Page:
It’s time to get to Trevor. He’s a maniac, or just your typical speed freak. Whatever it is, our guy here with serious parental issues and the inability to not take excess amount of drugs up his rectum at all times make his antics equally hilarious. He’s apparently made to over-the-top and utterly off-the-wall, and that is exactly the kind of vibe he gives out. The problem is, since everything he does is so comical, it also loses the weight regarding the consequences of his action completely. I don’t care whose face he’s going to eat next, because as I said before, the parody is so blatant that the game’s plot has escaped the realms of reality long ago. No longer does any shocking or grotesque sequence it tries to put in my face holds any semblance of agency, because it’s too fake to have immersion. That’s the problem with Trevor, more specifically his general attitude. He’s too much of a clown, and that aspect overwhelms him as a character.

Franklin, however, is a real piece of work. Now I’m not black, nor am I an American, so I can’t even begin to attest as to how authentic the game’s representation of what life in the hood is, but it’s fascinating to me. I understand that if you’re one who’s familiar with such an environment, it becomes a lot less effective. However, Franklin is the one whose problem feels the most real and sympathetic to me. He’s a struggling young man who’s trying to get out of a struggling past. Yes, this is also a cliché, goes my general criticism, but it’s not as over-the-top as the other two. He’s by far the most human character in the entire game, and though that’s not a particularly high bar, it’s good enough. That said, the mission involving him and Lamar, as well as how they always devolve into giant shooting galleries, are just as ridiculous as any other. ‘Not that high a bar’, said I.

Lastly, let’s talk the missions. Missions are a combination of driving, finding, killing, more driving, more killing, contextual button prompts, and mini-games. It isn’t exactly inspired, and the idea of pacing is completely lost on a sandbox game. Which is why I think here is where the game falls even lower. There’s very little variety in the missions involved, it’s mostly the context and length that truly makes everything unique. The problem is, it really isn’t unique, going back to the combination of all the previous criticisms. At the end of the day, I’m someone who cares about narrative a lot more in a single player video game, and I can’t really say any of this appeal to me greatly.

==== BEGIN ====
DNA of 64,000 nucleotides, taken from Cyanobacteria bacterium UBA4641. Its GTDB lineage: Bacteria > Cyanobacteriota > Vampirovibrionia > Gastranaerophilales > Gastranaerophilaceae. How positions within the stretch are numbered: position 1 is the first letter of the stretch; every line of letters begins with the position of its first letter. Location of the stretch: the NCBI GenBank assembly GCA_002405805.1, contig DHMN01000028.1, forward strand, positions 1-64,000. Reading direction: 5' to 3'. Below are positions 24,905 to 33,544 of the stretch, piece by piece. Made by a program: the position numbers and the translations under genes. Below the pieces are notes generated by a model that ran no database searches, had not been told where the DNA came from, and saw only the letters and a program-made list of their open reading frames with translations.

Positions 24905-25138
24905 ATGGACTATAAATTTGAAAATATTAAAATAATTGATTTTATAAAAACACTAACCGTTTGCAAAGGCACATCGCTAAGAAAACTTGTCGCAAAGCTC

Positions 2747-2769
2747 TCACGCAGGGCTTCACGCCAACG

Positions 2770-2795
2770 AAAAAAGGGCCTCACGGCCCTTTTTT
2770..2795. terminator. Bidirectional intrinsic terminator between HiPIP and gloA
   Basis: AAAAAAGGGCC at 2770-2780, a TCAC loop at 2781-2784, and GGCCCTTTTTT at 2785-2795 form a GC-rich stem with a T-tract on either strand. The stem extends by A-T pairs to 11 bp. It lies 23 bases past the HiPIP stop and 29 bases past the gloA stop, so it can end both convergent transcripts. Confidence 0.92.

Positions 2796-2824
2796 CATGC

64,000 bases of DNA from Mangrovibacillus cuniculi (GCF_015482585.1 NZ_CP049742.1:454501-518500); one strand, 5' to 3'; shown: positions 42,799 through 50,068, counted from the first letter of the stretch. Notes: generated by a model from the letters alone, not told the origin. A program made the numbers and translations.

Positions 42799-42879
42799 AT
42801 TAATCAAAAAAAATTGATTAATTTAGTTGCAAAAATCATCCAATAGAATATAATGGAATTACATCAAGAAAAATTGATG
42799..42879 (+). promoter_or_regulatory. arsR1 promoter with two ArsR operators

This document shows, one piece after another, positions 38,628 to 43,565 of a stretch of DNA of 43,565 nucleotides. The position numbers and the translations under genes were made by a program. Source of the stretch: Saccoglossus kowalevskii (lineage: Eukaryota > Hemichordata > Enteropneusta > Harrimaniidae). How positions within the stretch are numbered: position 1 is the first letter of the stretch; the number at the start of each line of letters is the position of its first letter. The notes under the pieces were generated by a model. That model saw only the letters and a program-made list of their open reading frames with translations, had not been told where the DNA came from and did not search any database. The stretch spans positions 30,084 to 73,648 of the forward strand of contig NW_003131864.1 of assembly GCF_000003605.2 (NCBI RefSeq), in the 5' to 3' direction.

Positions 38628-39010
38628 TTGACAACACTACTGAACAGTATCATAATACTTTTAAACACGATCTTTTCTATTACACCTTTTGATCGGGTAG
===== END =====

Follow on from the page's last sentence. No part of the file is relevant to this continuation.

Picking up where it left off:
Let’s loop back for the conclusion. Within the confines of GTA V’s mechanics, there are a lot of mini-games, and they are all terrible, bar none. They are fully contextual and serves as nothing but gates. The reason they exists is because the global mechanics of the game itself is extremely simple. You drive around, you shoot people. You don’t expect more than that (not that the shooting is anything but mediocre) from a GTA game, and that’s what most of the focus on. Everything else, from underwater bar-melting, darts throwing, to yoga, are all barebones and bad. They’re necessary, as in adding flavour to the world, but they’re bad, as in could be vastly improved. GTA V as a game truly is something greater than the sum of its parts. In my view, however, the real problem is that as the mechanics are all typical and mediocre, while the narrative is cliché and nothing but quips, what exactly does hold this game together, and make it a masterpiece? Well firstly, I would never regard it anywhere near one of my favourite games, and it’s not my masterpiece. Different strokes for different folks, as always, so take that as you will. However, what does actually make the game good is how much content all of these things appear to give. I don’t find it all that special, as the game isn’t even on my ‘might play again’ list. However, it’s a pretty nice sink if you feel like driving around Los Santos is worth your time.

So I suppose that’s it. GTA V is undeniably a fine game, but I can’t help but disagree with all the 10/10s. It really does just seem like a majorly hyped games surrounded by rave reviews that turned out not living up to them, and subsequently disappointing. It’s hard to say where I’d take it from here, but I certainly won’t be awaiting the sequel with bated breath.

Pictured is official art